Sue Williamson, Director Libraries, Arts Council England looks at what the organisation’s 2020-2030 strategy means for libraries.
Since I joined Arts Council England 18 months ago, there have been many developments in the world of public libraries, supported by our libraries team.
Libraries Connected, funded by the Arts Council as a sector support organisation, has established itself as a clear, strong voice in the sector and initiated and completed some key work strands. These include the reshaping of the Universal Library Offers, the creation of a Blueprint for Public Libraries and the further development of the Future Funding project to support future resilience.
They have been involved in the development of the Public Libraries Skills Strategy and a Regional Support Offer, been an active member of the Libraries Taskforce, now led by a team at Arts Council England, and supported the work of the British Library, again funded by Arts Council England with Carnegie UK, in developing a Single Digital Presence.
On Monday 27 January, the Arts Council launched its new strategy for 2020-2030, Let’s Create. The strategy has three stated outcomes: Creative People, Creative Communities and a Creative Country.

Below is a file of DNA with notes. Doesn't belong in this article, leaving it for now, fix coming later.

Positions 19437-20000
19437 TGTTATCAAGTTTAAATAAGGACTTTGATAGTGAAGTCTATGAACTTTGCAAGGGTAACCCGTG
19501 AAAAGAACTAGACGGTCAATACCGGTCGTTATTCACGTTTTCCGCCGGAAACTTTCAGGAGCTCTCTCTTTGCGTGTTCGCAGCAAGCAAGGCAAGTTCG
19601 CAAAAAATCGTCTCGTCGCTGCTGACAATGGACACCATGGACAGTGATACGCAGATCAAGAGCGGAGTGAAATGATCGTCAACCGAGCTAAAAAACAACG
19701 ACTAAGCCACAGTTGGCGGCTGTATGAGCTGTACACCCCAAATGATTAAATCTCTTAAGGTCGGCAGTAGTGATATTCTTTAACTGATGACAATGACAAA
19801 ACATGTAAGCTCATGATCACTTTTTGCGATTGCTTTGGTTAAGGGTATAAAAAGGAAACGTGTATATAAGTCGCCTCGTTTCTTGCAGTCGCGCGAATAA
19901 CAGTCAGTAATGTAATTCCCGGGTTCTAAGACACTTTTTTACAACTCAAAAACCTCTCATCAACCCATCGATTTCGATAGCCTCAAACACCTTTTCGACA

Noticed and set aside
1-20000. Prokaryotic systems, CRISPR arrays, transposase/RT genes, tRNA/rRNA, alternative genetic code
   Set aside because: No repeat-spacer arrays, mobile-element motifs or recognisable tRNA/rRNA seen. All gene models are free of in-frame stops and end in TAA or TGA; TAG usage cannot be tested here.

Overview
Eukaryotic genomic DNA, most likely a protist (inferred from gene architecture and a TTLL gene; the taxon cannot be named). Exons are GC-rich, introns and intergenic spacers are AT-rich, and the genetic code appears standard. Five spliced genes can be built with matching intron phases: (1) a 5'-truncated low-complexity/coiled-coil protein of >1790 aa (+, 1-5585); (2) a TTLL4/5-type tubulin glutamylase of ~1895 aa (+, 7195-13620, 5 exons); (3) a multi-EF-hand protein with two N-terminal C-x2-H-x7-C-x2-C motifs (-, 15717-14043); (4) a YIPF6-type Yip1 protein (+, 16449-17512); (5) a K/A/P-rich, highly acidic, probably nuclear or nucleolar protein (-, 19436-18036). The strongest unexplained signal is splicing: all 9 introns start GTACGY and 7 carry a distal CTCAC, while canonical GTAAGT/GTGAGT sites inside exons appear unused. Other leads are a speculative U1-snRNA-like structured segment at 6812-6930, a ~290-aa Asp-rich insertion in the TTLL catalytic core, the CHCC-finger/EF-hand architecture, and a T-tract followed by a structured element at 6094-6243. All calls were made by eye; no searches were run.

After extensive consultation over the last 18 months across England, the message was very clear: people wanted their creativity and cultural experiences to be rooted in their communities. This speaks so clearly to public libraries, often seen as anchors at the heart of the communities they serve and as open spaces that belong to those communities.
Our Chair, Sir Nicholas Serota has spoken of libraries being at the heart of the new strategy. One of the priorities in the Creative Communities outcome is that we will enable public libraries to apply for National Lottery Project Grants to deliver on all four Universal Library Offers.
We will support applications for projects in support of Health and Wellbeing, and Information and Digital, as well as Reading and Creativity and Culture, which might seem more closely aligned to the more traditional aims and objectives of the Arts Council.
This underlines our role as the national development agency for public libraries and is a move towards supporting libraries to develop as practitioners in their own field, as better and more innovative library services.
Over the next few months the Arts Council will be finalising our delivery plan. This will outline how and when the changes will occur, what the terms and conditions will be and what we will expect a good application to look like.
I am delighted to highlight this aspect of our new strategy and look forward to seeing public libraries taking advantage of this fantastic opportunity.